- The Washington Times - Tuesday, February 23, 2016

Majority Leader Mitch McConnell flatly rejected the chance that the Senate will act on President Obama’s pick to fill the Supreme Court vacancy, saying Tuesday that Republicans are following the precedent set by Vice President Joseph R. Biden when he ran the process nearly 25 years ago.

All Republicans on the Senate Judiciary Committee signed a letter saying they won’t even hold hearings on whomever Mr. Obama nominates. Mr. McConnell agreed, saying the job of replacing the late Justice Antonin Scalia should be put off until after November’s election.

“I have many faults, but getting off-message is not one of them — this nomination will be determined by whoever wins the presidency in the fall,” the Kentucky Republican said. “I agree with the Judiciary Committee’s recommendation that we not have hearings. In short, there will not be action taken.”

Leading Democrats predicted Mr. McConnell will have to reverse himself in the face of public opinion, saying voters will demand a full court. As proof, they pointed to vulnerable GOP senators up for re-election this year, such as Sen. Mark Kirk of Illinois, who has called for hearings on an Obama nominee.

“He hasn’t seen the pressure that’s going to build,” said Sen. Harry Reid, the Democrats’ floor leader, of Mr. McConnell.

Yet Republicans are wielding a new, potent weapon — a 1992 speech in which then-Sen. Biden of Delaware said it was “not fair” to let a lame-duck president make the weighty decision of appointing a new justice.

Mr. Biden said once the “political season” had started presidents should back down and wait until after the election. In fact, he said then-President George H.W. Bush shouldn’t even bother to nominate anyone, much less have the Senate approve the pick — exactly the stance Republicans are now taking toward Mr. Obama.

The White House tried to explain away the comments Tuesday, saying the loquacious Mr. Biden had many other things to say about judicial confirmations in the 1992 speech.

“We can spend a lot of time throwing quotes back and forth,” said White House press secretary Josh Earnest.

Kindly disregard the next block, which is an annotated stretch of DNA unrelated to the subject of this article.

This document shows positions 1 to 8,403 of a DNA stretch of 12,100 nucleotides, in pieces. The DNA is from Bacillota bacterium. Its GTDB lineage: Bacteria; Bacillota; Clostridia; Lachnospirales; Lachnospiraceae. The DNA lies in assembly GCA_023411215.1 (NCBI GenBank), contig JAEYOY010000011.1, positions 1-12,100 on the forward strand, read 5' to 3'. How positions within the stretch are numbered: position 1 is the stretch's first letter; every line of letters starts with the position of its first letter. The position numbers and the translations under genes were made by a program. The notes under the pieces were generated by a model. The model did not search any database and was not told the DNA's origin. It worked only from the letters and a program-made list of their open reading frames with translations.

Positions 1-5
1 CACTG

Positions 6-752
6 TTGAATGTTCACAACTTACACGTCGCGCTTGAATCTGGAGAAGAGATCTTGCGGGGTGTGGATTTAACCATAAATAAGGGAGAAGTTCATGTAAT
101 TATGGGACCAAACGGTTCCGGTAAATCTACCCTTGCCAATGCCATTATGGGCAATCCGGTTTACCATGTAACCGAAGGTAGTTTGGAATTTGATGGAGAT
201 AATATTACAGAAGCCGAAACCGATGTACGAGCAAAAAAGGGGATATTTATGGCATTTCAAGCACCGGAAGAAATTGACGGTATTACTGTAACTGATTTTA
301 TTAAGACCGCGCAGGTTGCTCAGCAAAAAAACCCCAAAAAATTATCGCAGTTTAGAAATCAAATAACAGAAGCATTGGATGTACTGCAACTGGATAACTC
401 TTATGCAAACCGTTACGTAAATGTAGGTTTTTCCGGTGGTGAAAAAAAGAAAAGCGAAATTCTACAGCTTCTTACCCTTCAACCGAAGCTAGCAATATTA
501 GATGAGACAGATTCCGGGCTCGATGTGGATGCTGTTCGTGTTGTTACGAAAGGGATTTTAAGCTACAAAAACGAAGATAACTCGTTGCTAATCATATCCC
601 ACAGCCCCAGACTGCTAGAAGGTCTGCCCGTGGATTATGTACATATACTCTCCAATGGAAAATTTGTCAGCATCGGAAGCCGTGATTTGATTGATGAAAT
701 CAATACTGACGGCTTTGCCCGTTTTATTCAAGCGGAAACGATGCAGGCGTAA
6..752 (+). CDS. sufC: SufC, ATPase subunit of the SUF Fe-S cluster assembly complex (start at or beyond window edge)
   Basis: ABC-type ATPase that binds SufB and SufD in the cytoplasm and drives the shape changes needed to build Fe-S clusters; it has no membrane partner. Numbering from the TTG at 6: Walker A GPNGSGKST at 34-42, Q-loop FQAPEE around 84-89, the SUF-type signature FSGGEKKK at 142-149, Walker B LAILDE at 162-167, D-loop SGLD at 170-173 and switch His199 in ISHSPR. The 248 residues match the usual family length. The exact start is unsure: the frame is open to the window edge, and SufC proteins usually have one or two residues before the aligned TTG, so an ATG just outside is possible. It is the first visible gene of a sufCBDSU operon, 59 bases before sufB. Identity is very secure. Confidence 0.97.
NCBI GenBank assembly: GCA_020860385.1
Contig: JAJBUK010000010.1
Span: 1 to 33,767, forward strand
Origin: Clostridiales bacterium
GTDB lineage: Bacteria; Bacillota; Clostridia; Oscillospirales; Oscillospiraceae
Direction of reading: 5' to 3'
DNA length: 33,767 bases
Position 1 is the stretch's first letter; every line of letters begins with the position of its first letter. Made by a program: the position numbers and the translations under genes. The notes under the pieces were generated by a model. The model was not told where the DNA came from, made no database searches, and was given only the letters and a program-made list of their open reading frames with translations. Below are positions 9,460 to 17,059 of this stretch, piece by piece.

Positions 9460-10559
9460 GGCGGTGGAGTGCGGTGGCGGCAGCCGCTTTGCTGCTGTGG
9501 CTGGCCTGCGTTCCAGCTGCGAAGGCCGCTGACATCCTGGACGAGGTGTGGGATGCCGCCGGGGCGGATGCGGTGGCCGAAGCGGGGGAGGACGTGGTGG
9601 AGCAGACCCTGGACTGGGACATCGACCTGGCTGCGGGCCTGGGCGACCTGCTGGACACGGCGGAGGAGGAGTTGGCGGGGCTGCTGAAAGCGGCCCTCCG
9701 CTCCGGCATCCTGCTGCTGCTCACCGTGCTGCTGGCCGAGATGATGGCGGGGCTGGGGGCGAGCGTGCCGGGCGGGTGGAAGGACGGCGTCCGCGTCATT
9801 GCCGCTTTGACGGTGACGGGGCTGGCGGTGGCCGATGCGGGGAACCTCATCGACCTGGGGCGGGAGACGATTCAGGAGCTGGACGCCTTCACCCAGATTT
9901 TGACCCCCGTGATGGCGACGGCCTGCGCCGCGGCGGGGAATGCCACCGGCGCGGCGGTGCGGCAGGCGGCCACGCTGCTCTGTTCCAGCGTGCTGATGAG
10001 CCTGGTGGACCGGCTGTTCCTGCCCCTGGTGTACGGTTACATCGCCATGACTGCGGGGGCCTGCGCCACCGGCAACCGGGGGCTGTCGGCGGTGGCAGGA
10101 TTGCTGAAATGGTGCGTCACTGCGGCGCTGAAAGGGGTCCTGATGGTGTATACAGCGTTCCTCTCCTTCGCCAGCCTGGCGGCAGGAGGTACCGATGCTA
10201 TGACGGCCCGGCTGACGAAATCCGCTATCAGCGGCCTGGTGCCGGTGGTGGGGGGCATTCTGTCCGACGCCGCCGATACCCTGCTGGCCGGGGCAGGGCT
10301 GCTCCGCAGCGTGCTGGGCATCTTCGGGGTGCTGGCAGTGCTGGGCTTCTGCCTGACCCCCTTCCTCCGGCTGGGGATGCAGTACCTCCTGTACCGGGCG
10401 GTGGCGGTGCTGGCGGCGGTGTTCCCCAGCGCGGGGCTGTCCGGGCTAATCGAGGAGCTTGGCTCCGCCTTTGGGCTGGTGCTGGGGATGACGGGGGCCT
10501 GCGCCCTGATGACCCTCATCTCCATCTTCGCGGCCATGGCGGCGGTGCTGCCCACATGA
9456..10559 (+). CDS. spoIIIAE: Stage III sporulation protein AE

Mr. Earnest said there never ended up being a vacancy in 1992, so Mr. Biden’s stance was never tested. And the spokesman said Mr. Biden suggested in 1992 that if Mr. Bush consulted with Congress about the Supreme Court, his nominee might get consideration.

“If the president consults and cooperates with the Senate or moderates — moderates his selections absent consultation, then his nominees may enjoy my support, as did Justices [Anthony] Kennedy and [David] Souter,” Mr. Biden said at the time, pointing to justices whose confirmation process he oversaw.

Sen. Chris Coons, the Delaware Democrat who has Mr. Biden’s old Senate seat, said Mr. Biden helped approve lower-court nominees in election years.

“Regardless of the debate over what was said, I point towards what he did,” said Mr. Coons.

Mr. Coons said Mr. Obama could help his own case by nominating a balanced, centrist nominee that senators could rally behind. He said it would be a mistake to press for a liberal firebrand who serves as a mirror image of Scalia, the outspoken conservative.

Early polling in the immediate wake of Scalia’s death showed the country split on whether Mr. Obama should force a nomination fight. But the polls have since shifted in Democrats’ direction, with a clear majority saying Mr. Obama should nominate someone, and the Senate should vote on the pick.

But Republicans said it doesn’t matter whom the president chooses — he or she won’t make it very far.

“I don’t see the point of going through the motions, if we know what the outcome is going to be,” said Sen. John Cornyn, Texas Republican.

Meanwhile, an Obama aide told the Des Moines Register that Senate Judiciary Chairman Chuck Grassley, Iowa Republican, hasn’t responded to a White House invitation to attend an Oval Office consultation with Mr. Obama.

“Early this week, we extended an invitation to Chairman Grassley and Ranking Member [Patrick] Leahy [Vermont Democrat] to join President Obama in the Oval Office for a consultative meeting of filling the Supreme Court vacancy,” a senior White House official said. “We have not heard back from Chairman Grassley.”

A spokeswoman for Mr. Grassley said the invitation is “under consideration.”

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